A Phoenix science teacher is asking a judge to put a halt to a districtwide mask mandate, which goes against a new state law, district officials said Tuesday.
Richard Franco, a spokesman for Phoenix Union High School District, confirmed Douglas Hester’s filing for a temporary restraining order on the mandate. The superintendent and governing board members are named as defendants in the motion.
“We stand behind our decision to require masks at this time and remain steadfast in our commitment to do all we can to protect our staff, students, families, and broader community,” Franco said in a statement.
Attorneys for the school district have been ordered to make their case at a hearing Wednesday in Maricopa County Superior Court. The court proceedings could be a test case for Arizona school districts determined to defy Republican Gov. Doug Ducey.
Phoenix Union, which resumed classes Monday, has about 28,000 students and 4,000 employees. Its governing board made the decision to enforce indoor mask-wearing last week.
Hester is listed on the district website as a biology, environmental science and math teacher at Metro Tech High School.
“No school district is above the law,” Alexander Kolodin, Hester’s attorney, told The Arizona Republic. “We are pleased to take action on behalf of this brave teacher to ensure government bodies follow state law.”
A second school, Phoenix Elementary, approved a mandatory mask rule Monday regardless of the vaccination status of students, staff and visitors. The only exceptions will be for special medical reasons.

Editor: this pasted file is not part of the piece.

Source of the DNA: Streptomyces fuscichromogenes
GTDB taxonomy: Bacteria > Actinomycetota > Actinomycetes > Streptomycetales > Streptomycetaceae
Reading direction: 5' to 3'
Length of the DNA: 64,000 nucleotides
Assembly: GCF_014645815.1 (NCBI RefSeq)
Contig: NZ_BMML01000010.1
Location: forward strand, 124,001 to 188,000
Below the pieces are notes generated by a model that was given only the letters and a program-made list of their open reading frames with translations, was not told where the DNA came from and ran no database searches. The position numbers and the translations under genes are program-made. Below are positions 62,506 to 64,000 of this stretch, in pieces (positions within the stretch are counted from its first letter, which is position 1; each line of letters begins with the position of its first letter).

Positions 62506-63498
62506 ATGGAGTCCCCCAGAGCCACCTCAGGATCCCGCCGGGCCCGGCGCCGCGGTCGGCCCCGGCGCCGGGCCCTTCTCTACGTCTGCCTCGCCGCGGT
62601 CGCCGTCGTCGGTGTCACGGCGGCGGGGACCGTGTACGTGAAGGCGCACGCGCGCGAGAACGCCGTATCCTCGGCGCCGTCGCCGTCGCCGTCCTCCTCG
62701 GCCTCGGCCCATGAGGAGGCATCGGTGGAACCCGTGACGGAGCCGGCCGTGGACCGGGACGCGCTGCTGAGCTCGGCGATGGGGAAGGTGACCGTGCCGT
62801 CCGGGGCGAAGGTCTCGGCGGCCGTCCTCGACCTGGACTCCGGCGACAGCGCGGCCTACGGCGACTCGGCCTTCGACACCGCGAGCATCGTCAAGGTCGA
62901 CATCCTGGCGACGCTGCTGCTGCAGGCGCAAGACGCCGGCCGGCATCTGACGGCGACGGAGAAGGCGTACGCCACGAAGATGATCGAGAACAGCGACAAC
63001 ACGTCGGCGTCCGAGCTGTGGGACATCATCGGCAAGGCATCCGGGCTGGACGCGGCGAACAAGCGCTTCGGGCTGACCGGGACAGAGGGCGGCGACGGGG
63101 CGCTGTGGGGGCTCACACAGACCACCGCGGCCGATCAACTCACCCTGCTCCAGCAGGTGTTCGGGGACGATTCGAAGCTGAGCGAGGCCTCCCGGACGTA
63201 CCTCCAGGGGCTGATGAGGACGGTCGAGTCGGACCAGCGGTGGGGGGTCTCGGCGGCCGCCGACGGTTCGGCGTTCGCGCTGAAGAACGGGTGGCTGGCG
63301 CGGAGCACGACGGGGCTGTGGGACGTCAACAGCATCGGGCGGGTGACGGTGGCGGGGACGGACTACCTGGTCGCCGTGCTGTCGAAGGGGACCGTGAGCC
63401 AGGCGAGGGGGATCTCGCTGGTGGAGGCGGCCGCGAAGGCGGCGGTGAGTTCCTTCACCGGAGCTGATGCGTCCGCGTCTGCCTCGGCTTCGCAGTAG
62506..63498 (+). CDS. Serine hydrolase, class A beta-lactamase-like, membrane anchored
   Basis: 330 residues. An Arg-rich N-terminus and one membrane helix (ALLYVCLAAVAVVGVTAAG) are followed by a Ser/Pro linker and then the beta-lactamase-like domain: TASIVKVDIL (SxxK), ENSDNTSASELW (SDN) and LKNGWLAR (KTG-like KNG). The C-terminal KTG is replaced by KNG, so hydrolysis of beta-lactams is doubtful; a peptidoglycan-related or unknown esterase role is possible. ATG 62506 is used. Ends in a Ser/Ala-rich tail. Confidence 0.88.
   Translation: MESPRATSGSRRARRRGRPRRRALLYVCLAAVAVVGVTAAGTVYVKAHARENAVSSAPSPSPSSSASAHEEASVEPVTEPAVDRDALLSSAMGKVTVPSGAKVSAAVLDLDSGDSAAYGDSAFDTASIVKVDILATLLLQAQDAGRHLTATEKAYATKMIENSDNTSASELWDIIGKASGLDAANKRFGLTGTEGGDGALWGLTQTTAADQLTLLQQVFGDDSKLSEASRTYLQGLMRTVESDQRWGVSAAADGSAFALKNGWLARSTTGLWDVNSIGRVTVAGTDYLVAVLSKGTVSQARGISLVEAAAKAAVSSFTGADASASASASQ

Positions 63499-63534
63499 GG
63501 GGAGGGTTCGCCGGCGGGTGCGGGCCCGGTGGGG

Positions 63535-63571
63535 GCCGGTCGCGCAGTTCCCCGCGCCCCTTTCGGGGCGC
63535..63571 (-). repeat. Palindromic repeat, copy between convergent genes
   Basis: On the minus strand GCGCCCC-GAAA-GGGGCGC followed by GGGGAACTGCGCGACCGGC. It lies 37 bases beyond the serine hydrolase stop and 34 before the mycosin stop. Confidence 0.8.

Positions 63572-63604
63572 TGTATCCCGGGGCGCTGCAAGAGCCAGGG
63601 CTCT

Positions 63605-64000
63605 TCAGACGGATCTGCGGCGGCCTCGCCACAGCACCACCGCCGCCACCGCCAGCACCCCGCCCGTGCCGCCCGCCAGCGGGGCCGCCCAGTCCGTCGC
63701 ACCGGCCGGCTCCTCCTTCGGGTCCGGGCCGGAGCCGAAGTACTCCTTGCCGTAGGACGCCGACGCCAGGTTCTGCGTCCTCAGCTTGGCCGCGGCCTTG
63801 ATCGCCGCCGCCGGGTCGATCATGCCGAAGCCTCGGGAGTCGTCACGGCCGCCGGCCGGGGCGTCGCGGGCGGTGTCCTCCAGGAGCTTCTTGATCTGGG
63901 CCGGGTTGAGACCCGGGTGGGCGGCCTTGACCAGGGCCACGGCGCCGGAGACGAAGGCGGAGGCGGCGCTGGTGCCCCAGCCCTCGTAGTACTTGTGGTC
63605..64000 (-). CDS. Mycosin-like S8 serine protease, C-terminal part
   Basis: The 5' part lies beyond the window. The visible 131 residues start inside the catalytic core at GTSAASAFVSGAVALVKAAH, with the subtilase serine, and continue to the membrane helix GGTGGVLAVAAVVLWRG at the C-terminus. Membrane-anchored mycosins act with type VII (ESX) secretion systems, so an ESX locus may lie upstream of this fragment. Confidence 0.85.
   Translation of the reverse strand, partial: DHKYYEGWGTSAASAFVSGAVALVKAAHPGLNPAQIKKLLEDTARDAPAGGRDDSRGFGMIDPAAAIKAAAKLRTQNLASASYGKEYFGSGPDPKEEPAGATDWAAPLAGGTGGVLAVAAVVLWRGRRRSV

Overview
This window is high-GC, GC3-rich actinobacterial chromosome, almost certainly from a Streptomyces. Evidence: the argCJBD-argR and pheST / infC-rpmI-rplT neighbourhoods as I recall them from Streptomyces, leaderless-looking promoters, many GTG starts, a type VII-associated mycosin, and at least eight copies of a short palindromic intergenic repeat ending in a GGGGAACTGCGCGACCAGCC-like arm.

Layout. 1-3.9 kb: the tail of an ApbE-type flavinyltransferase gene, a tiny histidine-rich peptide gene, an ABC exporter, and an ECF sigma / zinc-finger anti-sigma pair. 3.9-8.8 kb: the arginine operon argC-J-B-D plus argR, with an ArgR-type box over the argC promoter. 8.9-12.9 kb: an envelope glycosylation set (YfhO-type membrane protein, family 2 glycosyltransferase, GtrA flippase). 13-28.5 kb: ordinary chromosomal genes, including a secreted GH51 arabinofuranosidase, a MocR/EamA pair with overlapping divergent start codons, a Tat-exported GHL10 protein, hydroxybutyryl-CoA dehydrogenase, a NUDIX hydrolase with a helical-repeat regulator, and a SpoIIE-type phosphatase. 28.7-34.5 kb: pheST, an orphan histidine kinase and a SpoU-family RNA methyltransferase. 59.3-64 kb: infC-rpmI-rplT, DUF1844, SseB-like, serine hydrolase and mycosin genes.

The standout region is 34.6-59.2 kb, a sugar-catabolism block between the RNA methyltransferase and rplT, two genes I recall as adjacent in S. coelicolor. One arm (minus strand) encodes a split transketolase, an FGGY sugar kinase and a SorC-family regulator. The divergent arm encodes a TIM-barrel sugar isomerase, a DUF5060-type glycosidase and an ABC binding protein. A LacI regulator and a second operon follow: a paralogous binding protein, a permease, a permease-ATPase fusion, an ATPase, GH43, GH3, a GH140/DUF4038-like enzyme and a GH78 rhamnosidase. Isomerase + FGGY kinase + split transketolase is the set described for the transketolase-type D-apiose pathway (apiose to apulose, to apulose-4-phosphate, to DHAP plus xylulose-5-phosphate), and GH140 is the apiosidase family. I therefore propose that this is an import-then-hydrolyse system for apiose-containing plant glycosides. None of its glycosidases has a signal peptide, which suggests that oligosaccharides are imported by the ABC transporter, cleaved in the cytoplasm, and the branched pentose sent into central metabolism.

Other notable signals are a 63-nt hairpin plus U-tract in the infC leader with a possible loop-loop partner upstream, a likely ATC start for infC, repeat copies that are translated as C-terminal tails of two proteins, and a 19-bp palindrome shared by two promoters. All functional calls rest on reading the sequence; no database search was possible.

“We know that our children learn best in person and we will implement mitigation strategies that help to minimize the spread of illnesses, reduce the need for quarantining, and avoid classroom and school closures,” a district statement said.
Phoenix Elementary has 14 schools primarily located in central Phoenix. The district’s more than 5,000 students start classes on Thursday.
The state’s prohibition against mask mandates by school districts was included in budget legislation enacted in late June. The legislation doesn’t take effect until Sept. 29, though it included a provision saying the prohibition is retroactive.
It’s not clear whether the state’s prohibition is now in force. A legislator who supports the prohibition has asked government lawyers to say when it takes effect.
In other developments:
— Virus-related hospitalizations in Arizona have more than doubled over the past month, according to data reported Tuesday by state health officials.
There were 1,207 COVID-19 patients occupying hospital beds as of Monday, up from 520 a month earlier on July 2. The state reported 1,974 additional COVID-19 cases and 30 more deaths, increasing the pandemic totals to 933,361 cases and 18,282 deaths.
— The chief clinical officer at Banner Health, the state’s largest hospital system, implored the public Tuesday to get vaccinated. Dr. Marjorie Bessel warned that case surges like those seen in July 2020 and in January are a strong possibility.
“The slope of what we’re starting to experience is starting to look very, very close to the exponential growth we experienced during those two very, large surges,” Bessel said during a virtual press conference.
Banner Health also announced it would tighten visitor restrictions due to increased virus spread. The restrictions include only allowing one or two visitors per patient per day, depending on location. Also, visitors must be at least age 12 and can’t have or be suspected of having COVID-19.
— Yavapai County announced Monday it will again close its public buildings to the public, starting Thursday, due to rising COVID-19 infections and hospitalizations and the county’s low vaccination rate, The Daily Courier reported.
As during previous closures during the pandemic, county offices and services will continue to operate though public access will be restricted, Board of Supervisors Chairman Craig Brown said.